Intel scored something of a financial public-relations coup yesterday morning, issuing a press release boasting of its plans to spend $7 billion over the next two years on three U.S. manufacturing facilities that will make faster chips and “support approximately 7,000 high-wage, high-skill jobs.”
Some news outlets were quick to jump on the announcement as a rare piece of good news in a dour economy. But, while any investment is surely good news as corporate cutbacks continue to weigh down the economy, many of the media reports published afterward may have unintentionally exaggerated the significance of Intel’s plans.
BusinessWeek‘s article, “Intel Invests in U.S.,” characterized the investment as “massive,” praising the company’s “aggressive capital investment spending” plans. The New York Times ran the news under the headline, “Despite Slump, Intel Plans Big Investment.” Other publications incorrectly reported that the company was building new plants and even adding new jobs.
In fact, Intel will retool existing plants to make a new type of chip, and won’t create any new jobs. Intel’s total capital spending for 2009 actually will be flat or slightly below its 2008 expenditure of $5.2 billion. The company’s investment in property, plant, and equipment has hovered around the $5 billion mark since 2005, when it spent $5.9 billion. In 2007, it spent $5 billion.
The Intel statement said the company was spending the $7 billion “to build advanced manufacturing facilities in the United States,” but many media reports appeared to overlook another line in the same statement explaining that the investment “will be made at existing manufacturing sites in Oregon, Arizona, and New Mexico.” Intel spokesman Tom Beermann told CFO.com the retooling is a substantial change, and that “the outside walls will be the only thing that will stay the same.”
Intel says the upgrades represent its “largest-ever investment” for a new manufacturing process. In the upgraded facilities, the company will begin making 32-nanometer chips later this year. These chips are smaller, faster, and use less energy, the company said.
The retooling will also give Intel, whose revenues fell 23 percent last quarter, a large depreciation expense over the next several years. That, in turn, could help the company lower its tax bill substantially when the economy, and Intel’s own revenues, recover. It also was not clear from Intel’s announcement how it planned to spread the $7 billion over the next two years, which may provide the company with additional flexibility in reducing earnings before interest and taxes.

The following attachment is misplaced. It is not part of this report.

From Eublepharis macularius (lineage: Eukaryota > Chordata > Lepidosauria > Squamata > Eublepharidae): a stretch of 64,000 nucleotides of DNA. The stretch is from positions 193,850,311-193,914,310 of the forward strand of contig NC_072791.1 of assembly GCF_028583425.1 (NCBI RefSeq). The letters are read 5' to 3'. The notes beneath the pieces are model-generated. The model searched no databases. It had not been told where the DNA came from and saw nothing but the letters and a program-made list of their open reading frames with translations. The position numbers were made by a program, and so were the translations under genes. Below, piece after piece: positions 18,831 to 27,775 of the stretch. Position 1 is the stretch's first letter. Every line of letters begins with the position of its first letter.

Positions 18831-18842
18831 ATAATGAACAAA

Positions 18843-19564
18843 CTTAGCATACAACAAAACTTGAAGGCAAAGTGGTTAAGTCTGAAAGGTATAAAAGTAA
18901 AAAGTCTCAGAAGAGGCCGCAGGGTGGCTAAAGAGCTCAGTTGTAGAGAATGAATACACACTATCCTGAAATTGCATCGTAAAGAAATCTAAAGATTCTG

Beermann explained that the move will preserve 7,000 jobs, not create them. While Intel could potentially hire new employees to work in the upgraded facilities down the road, the company has no plans to do so in the near future. The investment reflects “primarily job preservation,” Beermann says. In fact, just two weeks ago, the company said 5,000 to 6,000 jobs would be eliminated or relocated after closing or stopping production at five plants, two of them in the U.S.
Much of yesterday’s praise for Intel’s investment was, in fact, aimed at the size of the investment being made specifically in the U.S. At a speech at the Economic Club in Washington D.C. Tuesday morning, Intel CEO Paul Otellini reminded the attendees that Intel builds 75 percent of its products in the United States, where it employs half of its 45,000 workers. “I am pleased to announce our intention to stamp the words ‘Made in America” on even more Intel products in the months and years to come,” Otellini said, according to prepared remarks provided to CFO.com.
His speech came on the heels of a press conference in which President Obama promoted a stimulus plan aimed at stemming further job loss. Otellini encouraged other companies to make similar investments as Intel’s to spur the economy.